I should mention that the Discipline Master was a friend of my father’s and we call each other really terrible nicknames in private conversations. And yes, he was bald.

“Whatever the reasons may be, you should not have done that. Ms AY has her own challenges… and it is not just teaching your class of monkeys!”

“That does not mean she should pick on me,” as I explained what happened before I threw the worksheets at her.

“I understand that you monkeys are very stressed out. Parents have complained about your friends returning home and crying all the time. BUT what you did is wrong. You should NEVER take out your anger or frustrations at other people!”

“That’s a fine thing to hear from a hypocrite like you, baldy.”

“I’m not the best role model, but this isn’t something you should do. Your father will be disappointed in you.”

“Well, I am not going to apologise to Ms AY. I hate her.”

“Okay, but you will regret this in future.”

I am surprised to remember this particular conversation with my Discipline Master in such clarity even when it has been over thirty years. Bless his soul, baldy.

The conversation ended just like that, nothing came of it as well. I later understood that Ms AY did not seek to punish me for her own reasons. After that incident, classes went back to normal but Ms AY avoided me in class and kept quiet most of the time. When our original Mathematics and Science teacher came back from maternity leave, Ms AY left to teach another class in the school and I barely saw her in school in the few years after.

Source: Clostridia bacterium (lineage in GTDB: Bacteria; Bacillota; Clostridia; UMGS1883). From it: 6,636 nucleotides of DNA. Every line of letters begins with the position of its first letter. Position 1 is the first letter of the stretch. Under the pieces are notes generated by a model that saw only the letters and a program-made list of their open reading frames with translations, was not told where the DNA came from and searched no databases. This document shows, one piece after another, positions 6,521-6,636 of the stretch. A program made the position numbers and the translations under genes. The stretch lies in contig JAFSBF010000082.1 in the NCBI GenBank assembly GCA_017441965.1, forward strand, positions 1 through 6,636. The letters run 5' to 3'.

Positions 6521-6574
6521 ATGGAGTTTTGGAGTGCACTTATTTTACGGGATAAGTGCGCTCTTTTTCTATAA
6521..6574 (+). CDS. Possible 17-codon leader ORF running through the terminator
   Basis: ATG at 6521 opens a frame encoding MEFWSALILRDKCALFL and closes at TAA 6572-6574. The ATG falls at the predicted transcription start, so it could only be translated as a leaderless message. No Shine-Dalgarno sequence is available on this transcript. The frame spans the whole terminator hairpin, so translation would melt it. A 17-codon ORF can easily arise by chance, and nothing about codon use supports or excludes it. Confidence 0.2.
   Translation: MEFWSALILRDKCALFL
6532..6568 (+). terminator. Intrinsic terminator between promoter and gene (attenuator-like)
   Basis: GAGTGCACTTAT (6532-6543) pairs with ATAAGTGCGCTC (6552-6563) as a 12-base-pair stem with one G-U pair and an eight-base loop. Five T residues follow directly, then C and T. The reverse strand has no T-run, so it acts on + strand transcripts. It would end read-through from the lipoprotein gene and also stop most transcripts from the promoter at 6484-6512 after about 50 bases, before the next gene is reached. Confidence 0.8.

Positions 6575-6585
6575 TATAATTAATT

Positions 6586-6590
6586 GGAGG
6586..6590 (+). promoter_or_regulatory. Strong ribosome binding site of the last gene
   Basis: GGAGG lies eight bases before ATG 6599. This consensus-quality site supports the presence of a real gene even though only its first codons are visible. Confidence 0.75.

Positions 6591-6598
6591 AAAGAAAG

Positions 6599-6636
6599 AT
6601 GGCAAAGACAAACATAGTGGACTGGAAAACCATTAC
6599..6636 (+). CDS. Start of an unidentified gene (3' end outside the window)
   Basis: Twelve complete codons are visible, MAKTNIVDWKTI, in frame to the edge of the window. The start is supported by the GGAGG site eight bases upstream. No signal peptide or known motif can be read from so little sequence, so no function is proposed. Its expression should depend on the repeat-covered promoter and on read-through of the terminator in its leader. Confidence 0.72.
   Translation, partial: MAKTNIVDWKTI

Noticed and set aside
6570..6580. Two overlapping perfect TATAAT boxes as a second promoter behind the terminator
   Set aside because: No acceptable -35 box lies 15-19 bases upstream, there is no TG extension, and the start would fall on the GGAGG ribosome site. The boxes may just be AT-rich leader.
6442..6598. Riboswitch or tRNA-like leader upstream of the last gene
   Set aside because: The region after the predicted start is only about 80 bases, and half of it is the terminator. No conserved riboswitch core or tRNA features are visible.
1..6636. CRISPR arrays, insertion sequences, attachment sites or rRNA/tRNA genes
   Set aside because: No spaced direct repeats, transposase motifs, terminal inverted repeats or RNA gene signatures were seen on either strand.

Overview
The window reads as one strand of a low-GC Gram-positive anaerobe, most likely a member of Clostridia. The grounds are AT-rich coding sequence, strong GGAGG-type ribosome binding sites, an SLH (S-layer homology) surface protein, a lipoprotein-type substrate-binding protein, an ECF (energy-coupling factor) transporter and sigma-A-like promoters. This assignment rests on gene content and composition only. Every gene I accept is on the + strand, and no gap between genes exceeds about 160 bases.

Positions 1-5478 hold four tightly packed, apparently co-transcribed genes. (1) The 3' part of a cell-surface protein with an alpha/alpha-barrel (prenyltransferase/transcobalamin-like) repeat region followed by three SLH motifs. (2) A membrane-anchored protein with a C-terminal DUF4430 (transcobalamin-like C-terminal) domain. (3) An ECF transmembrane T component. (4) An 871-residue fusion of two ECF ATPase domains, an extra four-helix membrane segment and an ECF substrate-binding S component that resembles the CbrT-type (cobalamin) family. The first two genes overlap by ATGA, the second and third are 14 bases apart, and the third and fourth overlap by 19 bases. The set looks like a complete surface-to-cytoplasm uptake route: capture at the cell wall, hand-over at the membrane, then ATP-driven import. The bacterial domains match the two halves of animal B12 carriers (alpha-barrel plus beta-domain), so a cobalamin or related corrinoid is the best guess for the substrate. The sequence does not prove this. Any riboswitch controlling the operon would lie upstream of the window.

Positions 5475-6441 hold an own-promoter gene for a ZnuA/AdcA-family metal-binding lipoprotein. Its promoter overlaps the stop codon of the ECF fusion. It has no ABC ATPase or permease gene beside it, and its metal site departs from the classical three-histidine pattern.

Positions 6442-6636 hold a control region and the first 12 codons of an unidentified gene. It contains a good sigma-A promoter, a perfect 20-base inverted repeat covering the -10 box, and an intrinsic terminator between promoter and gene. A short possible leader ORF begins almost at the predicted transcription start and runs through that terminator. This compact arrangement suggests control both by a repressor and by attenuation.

Over the years, I often thought about this incident, Ms AY and what my bald Discipline Master said. I think eventually this incident shaped how I decided that retaliating against others is something I will not do and adopted it as part of my personal values.

I would say that this incident defined me as a person. I have carried a deep regret of never apologising to Ms AY for what I did back then for the longest time, but I learnt an important lesson from her. This incident was something I would constantly reflect upon over the decades whenever unpleasant situations occur in my life, and it helped me stay true to my personal values – in a way, I am regretful but thankful at the same time.

Fast forward 30 odd years…

In 2019, I got to know a group of students learning Chinese ink painting from my father under LaSalle’s short courses, comprising of mainly middle-aged adults and some seniors. As part of an informal arrangement, I was brought in by my father to critique their paintings at my home. I remembered spending more than an hour assessing and critiquing their paintings to every student who attended the session. I got along with a few students and one particular older lady called A. She felt familiar but perhaps she was just a nice person.